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Figure 13-6 shows the setting in Firefox.
Figure 13-6. The DNT setting in Mozilla's Firefox browser with DNT set to 1 using the Firefox plug-in, HTTP LiveHeaders
I believe it's not as black and white for a DNT value. Users, when they open their browsers for the first time,
should be presented with a few questions on how they'd like to have ads, sites, and networks track them. From this
initial screen, they will need to set the options before they're allowed to move on and use the browser to its full
experience. And rather than doing this for every browser you use, there should be a centralized location for accessing
and updating the data so it's known across all of your browsers and devices.
As of September 2012, Apache developer Roy Fielding has released a patch that will bypass the Do Not Track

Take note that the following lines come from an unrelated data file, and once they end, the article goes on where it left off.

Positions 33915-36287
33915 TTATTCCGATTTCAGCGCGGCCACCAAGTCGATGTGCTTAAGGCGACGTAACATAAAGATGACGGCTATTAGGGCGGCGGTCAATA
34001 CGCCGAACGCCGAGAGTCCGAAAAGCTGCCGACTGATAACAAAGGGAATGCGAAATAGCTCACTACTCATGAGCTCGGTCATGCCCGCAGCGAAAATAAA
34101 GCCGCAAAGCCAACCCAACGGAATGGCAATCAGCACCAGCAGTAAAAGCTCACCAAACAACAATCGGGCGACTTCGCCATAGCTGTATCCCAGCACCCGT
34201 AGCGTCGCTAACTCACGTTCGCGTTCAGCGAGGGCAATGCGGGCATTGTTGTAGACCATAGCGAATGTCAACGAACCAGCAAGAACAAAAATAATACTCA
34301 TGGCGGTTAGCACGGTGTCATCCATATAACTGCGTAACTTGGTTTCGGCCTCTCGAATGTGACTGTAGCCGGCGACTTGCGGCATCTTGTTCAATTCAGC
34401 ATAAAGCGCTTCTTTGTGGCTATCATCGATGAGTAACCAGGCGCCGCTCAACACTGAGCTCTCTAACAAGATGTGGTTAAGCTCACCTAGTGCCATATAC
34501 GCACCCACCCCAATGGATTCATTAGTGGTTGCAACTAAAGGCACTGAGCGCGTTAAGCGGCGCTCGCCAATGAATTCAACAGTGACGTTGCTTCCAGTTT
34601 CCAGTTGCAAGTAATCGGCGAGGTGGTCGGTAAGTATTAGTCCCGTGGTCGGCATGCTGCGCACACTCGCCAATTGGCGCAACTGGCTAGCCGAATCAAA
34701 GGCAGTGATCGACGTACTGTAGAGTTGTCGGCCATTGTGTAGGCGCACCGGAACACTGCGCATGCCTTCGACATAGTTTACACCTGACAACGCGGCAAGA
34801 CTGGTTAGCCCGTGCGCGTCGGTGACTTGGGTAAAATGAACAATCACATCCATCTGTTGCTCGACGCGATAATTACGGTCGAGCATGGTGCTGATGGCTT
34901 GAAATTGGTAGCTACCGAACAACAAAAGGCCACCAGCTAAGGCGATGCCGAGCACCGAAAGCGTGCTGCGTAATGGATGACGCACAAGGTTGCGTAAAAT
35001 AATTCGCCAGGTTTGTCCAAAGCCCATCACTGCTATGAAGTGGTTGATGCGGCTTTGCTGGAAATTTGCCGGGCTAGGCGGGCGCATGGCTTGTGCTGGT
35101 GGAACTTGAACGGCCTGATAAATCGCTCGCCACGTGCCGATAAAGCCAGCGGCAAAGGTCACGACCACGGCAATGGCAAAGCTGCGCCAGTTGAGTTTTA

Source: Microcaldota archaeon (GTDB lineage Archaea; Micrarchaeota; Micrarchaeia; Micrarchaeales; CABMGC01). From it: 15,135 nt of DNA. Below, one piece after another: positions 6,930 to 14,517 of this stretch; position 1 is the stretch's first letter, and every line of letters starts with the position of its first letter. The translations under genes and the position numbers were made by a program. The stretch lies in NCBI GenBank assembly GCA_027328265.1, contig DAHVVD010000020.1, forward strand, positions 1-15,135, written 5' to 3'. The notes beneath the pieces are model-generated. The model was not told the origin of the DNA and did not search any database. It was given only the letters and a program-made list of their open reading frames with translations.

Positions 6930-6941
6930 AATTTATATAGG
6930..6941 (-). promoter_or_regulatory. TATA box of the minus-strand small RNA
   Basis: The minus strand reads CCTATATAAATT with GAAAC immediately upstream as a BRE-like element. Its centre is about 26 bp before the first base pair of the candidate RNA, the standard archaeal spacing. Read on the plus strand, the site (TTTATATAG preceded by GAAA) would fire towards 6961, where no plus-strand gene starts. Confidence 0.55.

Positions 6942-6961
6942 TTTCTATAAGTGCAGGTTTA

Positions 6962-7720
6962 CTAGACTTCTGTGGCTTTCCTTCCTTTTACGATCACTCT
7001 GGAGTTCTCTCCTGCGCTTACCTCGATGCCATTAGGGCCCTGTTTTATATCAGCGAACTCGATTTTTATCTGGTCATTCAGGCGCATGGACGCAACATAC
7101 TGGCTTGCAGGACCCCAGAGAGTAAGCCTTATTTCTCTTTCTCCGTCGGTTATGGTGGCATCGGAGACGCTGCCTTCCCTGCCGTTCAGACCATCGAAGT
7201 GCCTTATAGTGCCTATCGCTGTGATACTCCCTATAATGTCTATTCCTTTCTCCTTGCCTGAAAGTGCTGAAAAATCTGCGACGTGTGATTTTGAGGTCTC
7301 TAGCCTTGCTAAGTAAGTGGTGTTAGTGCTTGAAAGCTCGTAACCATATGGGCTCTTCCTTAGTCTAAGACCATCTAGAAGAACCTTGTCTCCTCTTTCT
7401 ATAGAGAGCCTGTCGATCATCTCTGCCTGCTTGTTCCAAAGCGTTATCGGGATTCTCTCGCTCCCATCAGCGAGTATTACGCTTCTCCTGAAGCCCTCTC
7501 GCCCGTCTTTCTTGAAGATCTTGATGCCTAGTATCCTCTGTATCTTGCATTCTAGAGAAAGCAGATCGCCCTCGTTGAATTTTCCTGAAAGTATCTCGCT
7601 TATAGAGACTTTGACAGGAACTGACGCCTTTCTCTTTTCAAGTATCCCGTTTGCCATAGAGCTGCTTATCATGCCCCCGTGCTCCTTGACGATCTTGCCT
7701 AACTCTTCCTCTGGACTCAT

setting in the upcoming Internet Explorer 10, which has it set to 1 by default. The basis of doing this is that Fielding
believes it is against everything open standards stand for, which is the foundation of Apache, a huge provider and
contributor of server-side architecture and the Web. For more information on this important industry topic, feel free
to visit and .
You can find more information on the apache server patch at .
Obviously, this chapter was intended to make you ask questions and to think about what's possible rather than focus
on the current limitations within the space. With Internet advertising revenue setting 2012 records of $8.4 billion in a
single quarter ( ), there will be no shortage of competition in this industry. This means, like it
or not, advertising is here to stay!
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